What do people expect of a voice actor? Joe Loesch believes that voice actors need to interpret the script and convey its meaning while matching it to the voice of the character they’re playing. Can you personally relate to the script or product? If not that’s okay. You can act! Learn how to develop a character that you feel comfortable with that can relate while discovering reading styles, techniques and best practices.
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Joe Loesch is the voice for many cartoon characters for the Disney channel. He narrates and produces audiobooks for Harper Collins, Zondervan Publishing and The Lampo Group. He has voiced dozens of commercials for national advertisers, Philips/Magnavox, Bridgestone/Firestone, Folgers Coffee, Sun Sweet Prunes, Ford, Chevy and Toyota. For local and regional advertisers, Auto Masters, Texas Ford Dealer Association and the list goes on. He has also appeared in dozens of national TV commercials.
Joe recorded and produced Dave Ramsey’s “Junior’s Adventures” audio CDs. Joe does all of the voice work on this project. Listen for yourself…listen or visit, DaveRamsey.com. He is also the 2013 Communicator’s Gold Award winner for his audiobook work.
Welcome to Voice Over Experts, brought to you by Voices.com the number one voice over marketplace. Voice Over Experts brings you tips, pearls of wisdom, and techniques from top instructors, authors and performers in the field of voice over. Join us each week to discover tricks of the trade that will help you to develop your craft and prosper as a career voice over talent. It’s never been easier to learn, perform and succeed from the privacy of your own home, and at your own pace. This is truly an education you won’t find anywhere else. Now for our special guest.
Joe: Hey everybody, welcome to Read at Joe’s. I’m Joe Lesch, a spoken word producer, voice actor and coach, coming to you from Nashville, Tennessee. My topic for today is, it’s what you say and how you say it. Well, I have to admit, when Jennifer from voices.com asked me to create a podcast for this series, I was kind of at a lost because I was wondering what could I say that hasn’t been said a hundred times before? I’m sure that just about every topic has been covered, time and time again. It’s what you say and how you say it. This applies in my voice over career and in my personal life as well. In voice overs you don’t write or get to approve the copy you read, so in this case the what is of someone else’s ownership, but the how, well that’s the difference between you and your client, and whether you’ll turn out to be their spokesperson or not. Commercials catch my attention, on TV and radio, more these days than in past years. It’s more likely because I’ve been experiencing more commercial work lately.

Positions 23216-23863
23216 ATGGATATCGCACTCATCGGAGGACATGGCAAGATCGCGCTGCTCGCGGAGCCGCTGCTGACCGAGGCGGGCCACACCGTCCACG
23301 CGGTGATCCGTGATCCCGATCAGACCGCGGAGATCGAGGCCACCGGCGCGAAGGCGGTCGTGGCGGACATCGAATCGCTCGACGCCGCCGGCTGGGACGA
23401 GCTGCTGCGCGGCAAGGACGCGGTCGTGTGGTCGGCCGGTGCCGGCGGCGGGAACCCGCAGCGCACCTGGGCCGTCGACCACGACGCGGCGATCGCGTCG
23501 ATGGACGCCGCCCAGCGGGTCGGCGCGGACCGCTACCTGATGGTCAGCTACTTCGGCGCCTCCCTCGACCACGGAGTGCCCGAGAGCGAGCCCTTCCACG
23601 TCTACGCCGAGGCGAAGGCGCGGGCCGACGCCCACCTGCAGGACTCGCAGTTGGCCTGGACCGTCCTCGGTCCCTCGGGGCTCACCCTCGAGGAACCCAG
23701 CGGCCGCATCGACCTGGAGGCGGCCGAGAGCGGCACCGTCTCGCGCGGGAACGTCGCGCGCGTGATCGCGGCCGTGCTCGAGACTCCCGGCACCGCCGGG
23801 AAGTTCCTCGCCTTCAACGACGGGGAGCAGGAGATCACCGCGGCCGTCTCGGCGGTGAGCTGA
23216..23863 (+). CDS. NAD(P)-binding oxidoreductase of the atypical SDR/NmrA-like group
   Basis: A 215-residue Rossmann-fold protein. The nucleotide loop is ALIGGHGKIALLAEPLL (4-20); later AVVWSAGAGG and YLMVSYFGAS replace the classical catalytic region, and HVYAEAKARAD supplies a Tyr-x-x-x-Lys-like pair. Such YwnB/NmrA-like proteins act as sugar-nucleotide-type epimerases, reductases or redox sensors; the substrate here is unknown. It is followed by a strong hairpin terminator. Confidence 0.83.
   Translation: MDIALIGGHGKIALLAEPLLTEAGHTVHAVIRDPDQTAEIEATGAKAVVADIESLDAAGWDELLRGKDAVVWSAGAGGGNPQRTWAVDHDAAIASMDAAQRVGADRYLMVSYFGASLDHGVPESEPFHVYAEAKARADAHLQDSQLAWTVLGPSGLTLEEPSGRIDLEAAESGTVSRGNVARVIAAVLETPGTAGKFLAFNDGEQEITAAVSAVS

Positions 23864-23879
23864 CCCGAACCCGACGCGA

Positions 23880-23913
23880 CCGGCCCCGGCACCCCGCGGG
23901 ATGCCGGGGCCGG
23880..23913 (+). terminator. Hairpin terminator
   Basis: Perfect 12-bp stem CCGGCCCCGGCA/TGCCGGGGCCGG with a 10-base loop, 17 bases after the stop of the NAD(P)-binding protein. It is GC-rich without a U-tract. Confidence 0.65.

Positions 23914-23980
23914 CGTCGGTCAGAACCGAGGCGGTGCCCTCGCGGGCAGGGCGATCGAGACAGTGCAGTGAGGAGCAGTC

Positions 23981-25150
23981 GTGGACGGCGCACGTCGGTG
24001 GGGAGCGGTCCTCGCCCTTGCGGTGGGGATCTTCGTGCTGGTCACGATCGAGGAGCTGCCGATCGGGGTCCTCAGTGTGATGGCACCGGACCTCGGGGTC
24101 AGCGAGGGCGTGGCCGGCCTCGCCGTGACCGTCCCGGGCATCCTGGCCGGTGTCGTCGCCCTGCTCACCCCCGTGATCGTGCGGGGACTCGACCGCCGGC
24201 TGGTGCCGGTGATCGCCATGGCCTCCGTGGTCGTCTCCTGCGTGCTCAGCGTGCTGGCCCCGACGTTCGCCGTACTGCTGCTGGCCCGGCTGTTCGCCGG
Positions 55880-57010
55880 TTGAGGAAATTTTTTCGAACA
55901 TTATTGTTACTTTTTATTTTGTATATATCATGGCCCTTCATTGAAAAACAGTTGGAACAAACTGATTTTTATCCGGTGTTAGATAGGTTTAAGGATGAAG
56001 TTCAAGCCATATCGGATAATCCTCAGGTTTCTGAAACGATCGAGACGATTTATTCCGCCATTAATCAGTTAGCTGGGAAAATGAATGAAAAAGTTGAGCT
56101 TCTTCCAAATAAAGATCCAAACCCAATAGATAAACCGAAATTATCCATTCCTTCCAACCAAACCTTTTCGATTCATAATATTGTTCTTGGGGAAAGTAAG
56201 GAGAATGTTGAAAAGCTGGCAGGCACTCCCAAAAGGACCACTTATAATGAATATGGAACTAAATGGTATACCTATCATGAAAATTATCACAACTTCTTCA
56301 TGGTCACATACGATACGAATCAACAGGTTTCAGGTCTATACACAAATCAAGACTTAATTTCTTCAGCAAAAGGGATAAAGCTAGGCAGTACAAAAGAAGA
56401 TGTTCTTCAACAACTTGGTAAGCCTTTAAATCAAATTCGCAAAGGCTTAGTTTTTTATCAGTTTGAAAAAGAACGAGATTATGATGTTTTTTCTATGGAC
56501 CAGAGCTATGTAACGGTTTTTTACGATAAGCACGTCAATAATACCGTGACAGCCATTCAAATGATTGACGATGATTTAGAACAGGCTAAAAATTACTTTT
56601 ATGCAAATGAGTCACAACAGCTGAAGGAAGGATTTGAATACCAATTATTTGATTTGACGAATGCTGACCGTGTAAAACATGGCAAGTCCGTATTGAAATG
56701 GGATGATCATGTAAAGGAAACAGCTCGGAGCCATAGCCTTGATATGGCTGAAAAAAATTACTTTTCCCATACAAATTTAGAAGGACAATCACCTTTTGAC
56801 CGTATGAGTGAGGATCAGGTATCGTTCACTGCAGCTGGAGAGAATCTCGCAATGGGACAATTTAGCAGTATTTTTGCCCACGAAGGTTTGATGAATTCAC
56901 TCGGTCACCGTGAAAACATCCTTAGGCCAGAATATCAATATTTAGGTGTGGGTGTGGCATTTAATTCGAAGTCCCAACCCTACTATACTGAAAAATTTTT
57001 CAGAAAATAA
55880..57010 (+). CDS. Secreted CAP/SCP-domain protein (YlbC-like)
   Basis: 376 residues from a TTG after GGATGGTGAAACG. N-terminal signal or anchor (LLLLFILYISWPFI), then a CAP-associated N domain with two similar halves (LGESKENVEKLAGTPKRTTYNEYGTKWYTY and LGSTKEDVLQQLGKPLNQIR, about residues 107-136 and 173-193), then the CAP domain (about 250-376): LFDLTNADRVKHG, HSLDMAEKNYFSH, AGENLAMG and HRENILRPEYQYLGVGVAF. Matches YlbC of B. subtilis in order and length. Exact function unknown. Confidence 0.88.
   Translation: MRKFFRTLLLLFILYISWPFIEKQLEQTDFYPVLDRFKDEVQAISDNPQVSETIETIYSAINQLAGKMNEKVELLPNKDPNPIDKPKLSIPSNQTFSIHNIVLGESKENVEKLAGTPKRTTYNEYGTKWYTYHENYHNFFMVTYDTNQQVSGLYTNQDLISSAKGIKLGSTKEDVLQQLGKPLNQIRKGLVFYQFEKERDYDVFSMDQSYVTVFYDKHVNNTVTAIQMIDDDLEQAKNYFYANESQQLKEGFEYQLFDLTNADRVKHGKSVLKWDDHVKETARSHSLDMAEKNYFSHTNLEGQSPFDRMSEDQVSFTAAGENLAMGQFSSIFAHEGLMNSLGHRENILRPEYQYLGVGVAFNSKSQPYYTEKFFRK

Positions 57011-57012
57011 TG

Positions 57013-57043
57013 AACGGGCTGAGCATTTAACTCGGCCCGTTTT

It could have been an interesting product that jumped out at me, but most likely it was the voice actor who forced me to pay attention to the ad. Whatever the reason, when you put the what and the how together correctly, you have a little radio show. The voice over business is fun. It offers flexibility and can be very lucrative. It’s a multibillion dollar business. Having a marketable voice is half the battle, and it’s more than just reading, it’s acting. You need to do more than just read. When preparing to read a script, you want to explore the what before you get into the how. What is the product and who is it geared to? Who is your audience? How can you connect with the product and cause your listeners to connect with the product, and you as well? Think about your personal experiences. People, places and things you can relate to. If you can’t relate to the product, your character can. You’re an actor. Act like you care. Understanding your script, and what it has to say, is necessary to be able to sell it. What is the message of your script?
Visualisation works. Who are you visualising when you read your script? If you have trouble relating to it, change your focus, and find the character you can relate to. Like I said, visualisation works. Your conversational skills must be impeccable. You can have a great voice, but if your listener detects that you’re reading, you’re probably not going to book the job anyway. When I get a new script, first I must understand it. Second, I find my character and third, lose the periods and commas and practice it as though I’m conversing with my counterpart, and breathing on my terms. When in conversation we break in unusual places because we are thinking about what we are about to say next. When we read we breath in predetermined areas. Once I’ve gotten comfortable with the script, on my terms, I go back and add the original punctuation back in. Now that I’ve been successful in making my copy sound conversational, I now can make it more easily conversational with the original punctuation.
If any of the dialogue is tricky in places and may cause me to stumble, I’ll practice it over and over until I work out all the bugs. Tongue twisters are key for me. I do tongue twisters, regardless of the copy. This helps tremendously with diction. This is it for my podcast for the day. I hope that some of these tips will be helpful to you in your voice over career. I’ll be travelling around the country this year with booth camps, b, o, o, t, h, that’s booth camp for strategic voice over training. Get in touch with John [Florian 0:05:05] at voiceoverexpert.com and book booth camp in your city. This is Joe Lesch from Read at Joe’s.
Thank you for joining us. To learn more about the special guest featured in this voices.com podcast, visit the Voice Over Experts show notes at podcasts.voices.com/voiceoverexperts. Remember to stay subscribed. If you’re a first time listener, you can subscribe for free to this podcast in the Apple iTunes podcast directory, or by visiting podcasts.voices.com. To start your voice over career online, go to voices.com and register for voice talent membership today.